In the last edition of Thinking Lean, we discussed quick changeover, a system for reducing setup time on equipment and allowing for smaller batches. In this edition, we will cover a more generally applicable concept known as leveling production.
Medtech entrepreneurs need to think like their investors and structure their operations accordingly. Excessive spending without achieving the critical milestones will not be tolerated; nor will an overly restricted cash burn that leaves a project limping forward.
Historically, startups haven't gone through the entire product development process. They’ve done the heavy lifting with innovation and engineering, but are at a loss when it comes to navigating regulatory approval and figuring out how to successfully (and compliantly) commercialize. This is where value can be lost.
Combination products represent a remarkable opportunity to extend the potential patient population for biologics and improve the delivery of drug therapies. This is one of the most dynamic segments in the life sciences , projected to grow to $115 billion by 2019.
As the FDA’s next deadline for the unique device identification (UDI) of Class II devices draws closer, medical device manufacturing companies are looking to further their UDI implementation, whether they are well on their way to success or they haven’t even started. Barcoding, or identifying products via GS1 regulatory standards, is essential for companies wishing to be up to date on UDI implementation. Unfortunately, companies may be delaying UDI implementation because they view the new regulations as something an organization can address quickly. This is not the case. This article discusses the importance of viewing UDI implementation as process that encompasses the entire company rather than just as a “quick fix.”
The industry must be able to demonstrate that it has been able to use the tax suspension to innovate and grow in order to avoid the tax’s reinstatement. The ability to show results will be paramount, creating a need for more efficient online reporting.
Radio frequency (RF) ablation uses RF energy to ablate or destroy unwanted tissues. When delivered via a catheter, it offers a minimally invasive treatment for a wide variety of conditions, including atrial fibrillation (AF). These systems typically include a peristaltic pump to provide cooling or temperature control, and this pump must be able to produce and control the high pressures (up to 130 psi) required in this application.
Shifts in healthcare have essentially changed suppliers’ role in the industry – especially when it comes to infection prevention. And, they’ve greatly impacted how both providers and suppliers think about the use of antimicrobials.
Labels often are an afterthought, because they don’t directly affect the capabilities of a medical device. However, they certainly affect the functionality of the device and users’ ability to effectively utilize all of its features. Consider these factors — and their importance — as you design your medical device overlay or inventory stickers.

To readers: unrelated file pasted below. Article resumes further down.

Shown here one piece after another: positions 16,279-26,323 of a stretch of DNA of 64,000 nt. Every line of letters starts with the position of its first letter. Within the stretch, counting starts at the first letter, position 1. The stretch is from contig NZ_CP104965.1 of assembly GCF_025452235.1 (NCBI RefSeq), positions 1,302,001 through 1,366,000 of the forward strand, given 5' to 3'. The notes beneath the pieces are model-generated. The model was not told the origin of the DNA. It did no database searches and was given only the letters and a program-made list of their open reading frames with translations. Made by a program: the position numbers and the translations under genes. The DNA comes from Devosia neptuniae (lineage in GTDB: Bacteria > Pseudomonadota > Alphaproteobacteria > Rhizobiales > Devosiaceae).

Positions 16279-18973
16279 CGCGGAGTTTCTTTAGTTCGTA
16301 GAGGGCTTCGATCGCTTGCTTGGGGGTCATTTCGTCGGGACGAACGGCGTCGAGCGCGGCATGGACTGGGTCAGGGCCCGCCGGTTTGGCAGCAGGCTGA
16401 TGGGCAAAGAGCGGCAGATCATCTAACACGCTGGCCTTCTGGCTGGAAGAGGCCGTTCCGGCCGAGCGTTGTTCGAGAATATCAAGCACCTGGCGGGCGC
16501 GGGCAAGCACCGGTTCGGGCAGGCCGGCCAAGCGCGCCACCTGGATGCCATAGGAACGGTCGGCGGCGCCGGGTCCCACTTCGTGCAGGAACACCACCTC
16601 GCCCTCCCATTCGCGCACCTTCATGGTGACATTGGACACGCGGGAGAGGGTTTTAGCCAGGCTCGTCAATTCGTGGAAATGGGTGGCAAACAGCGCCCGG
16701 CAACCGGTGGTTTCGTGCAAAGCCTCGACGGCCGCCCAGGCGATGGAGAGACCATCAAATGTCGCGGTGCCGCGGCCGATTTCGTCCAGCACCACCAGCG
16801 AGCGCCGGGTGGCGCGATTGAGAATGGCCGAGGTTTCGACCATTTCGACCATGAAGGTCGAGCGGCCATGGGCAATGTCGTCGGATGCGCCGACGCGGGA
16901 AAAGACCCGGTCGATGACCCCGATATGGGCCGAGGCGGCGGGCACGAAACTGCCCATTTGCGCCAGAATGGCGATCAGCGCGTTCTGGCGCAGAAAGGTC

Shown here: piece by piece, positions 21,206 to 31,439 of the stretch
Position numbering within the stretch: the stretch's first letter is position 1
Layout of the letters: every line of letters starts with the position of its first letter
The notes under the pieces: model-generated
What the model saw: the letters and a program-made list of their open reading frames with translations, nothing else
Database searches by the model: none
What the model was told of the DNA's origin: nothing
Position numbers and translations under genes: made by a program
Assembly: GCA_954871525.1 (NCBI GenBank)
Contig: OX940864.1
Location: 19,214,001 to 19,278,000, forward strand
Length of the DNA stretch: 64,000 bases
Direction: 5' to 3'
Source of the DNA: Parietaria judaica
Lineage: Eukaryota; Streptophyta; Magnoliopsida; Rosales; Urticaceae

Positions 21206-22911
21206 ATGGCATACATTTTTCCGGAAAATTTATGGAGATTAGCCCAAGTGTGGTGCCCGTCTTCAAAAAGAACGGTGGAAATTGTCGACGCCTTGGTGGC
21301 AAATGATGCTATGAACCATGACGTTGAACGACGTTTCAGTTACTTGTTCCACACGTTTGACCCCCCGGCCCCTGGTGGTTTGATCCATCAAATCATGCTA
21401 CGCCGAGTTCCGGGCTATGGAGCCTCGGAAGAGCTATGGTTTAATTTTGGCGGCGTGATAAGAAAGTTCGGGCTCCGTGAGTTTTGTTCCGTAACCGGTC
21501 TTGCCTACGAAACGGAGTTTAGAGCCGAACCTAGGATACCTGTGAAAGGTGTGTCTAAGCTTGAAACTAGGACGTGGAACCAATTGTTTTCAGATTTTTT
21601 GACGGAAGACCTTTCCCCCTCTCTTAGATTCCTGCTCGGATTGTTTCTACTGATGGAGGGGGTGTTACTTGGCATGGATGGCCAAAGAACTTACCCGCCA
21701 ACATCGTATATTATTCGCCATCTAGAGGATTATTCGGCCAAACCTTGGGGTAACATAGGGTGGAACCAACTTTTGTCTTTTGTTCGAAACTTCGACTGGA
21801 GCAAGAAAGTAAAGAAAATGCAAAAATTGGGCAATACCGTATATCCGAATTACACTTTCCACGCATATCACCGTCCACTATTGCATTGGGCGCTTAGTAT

A new handheld device may better equip patients in their decision-making process when choosing an intraocular lens (IOL) implant. The SimVis, developed by Spanish scientists, was tested with cataract surgery candidates, and researchers found patients had a clear preference for certain implants based on their experiences with the device.
Engineers at the University of Washington (UW) have devised a new method of wireless communication that converts Bluetooth transmission from mobile devices into Wi-Fi signals. Using this "interscatter" communications technology allows medical devices and implants with limited power sources to gain the ability to send data using low-power Wi-Fi signals to smartphones and smartwatches.
SeaSpine has acquired Israeli medtech NLT and its platform of minimally invasive fusion technologies for degenerative spine disease. SeaSpine CEO Keith Valentine remarked that the deal, potentially worth $52.5 million in cash and stock, marks the newly spun-off company’s commitment to innovation through acquisition.
Edwards Lifesciences has received from the U.S. Food and Drug Administration (FDA) expanded indication approvals for its Sapien 3 and Sapien XT transcatheter heart valves in intermediate-risk patients suffering from aortic valve stenosis. With the approval, Edwards brings significantly more patients into its captive transcatheter aortic valve replacement (TAVR) market, ahead of Medtronic and others.
The European Commission is offering guidance to define the criteria for the qualification and classification of standalone software used in a healthcare setting as a medical device or in vitro diagnostic (IVD).
A novel wound dressing for diabetic foot ulcers uses biomaterials science to compensate for the healing limitations experienced by diabetic patients. Researchers from Northwestern University claim the “regenerative bandage” promotes healing four times faster than a traditional bandage, and promotes a more natural healing process, without unnecessary and dangerous side effects.
Levita Magnetics has launched a first-of-its-kind magnetic surgical system for gallbladder removal shortly after receiving de novo clearance from the U.S. Food and Drug Administration (FDA). The device is said to be so unique that FDA had to create a new category to accommodate this new technology.
Molex, LLC, a global manufacturer of complete interconnect solutions, announced recently that one of its subsidiaries has entered into a binding agreement to acquire Phillips-Medisize Corporation, a global leader in outsource design, development and manufacturing services for the medical industry that is a portfolio company of San Francisco, CA-based Golden Gate Capital, a private equity investment firm with approximately $15B of capital under management.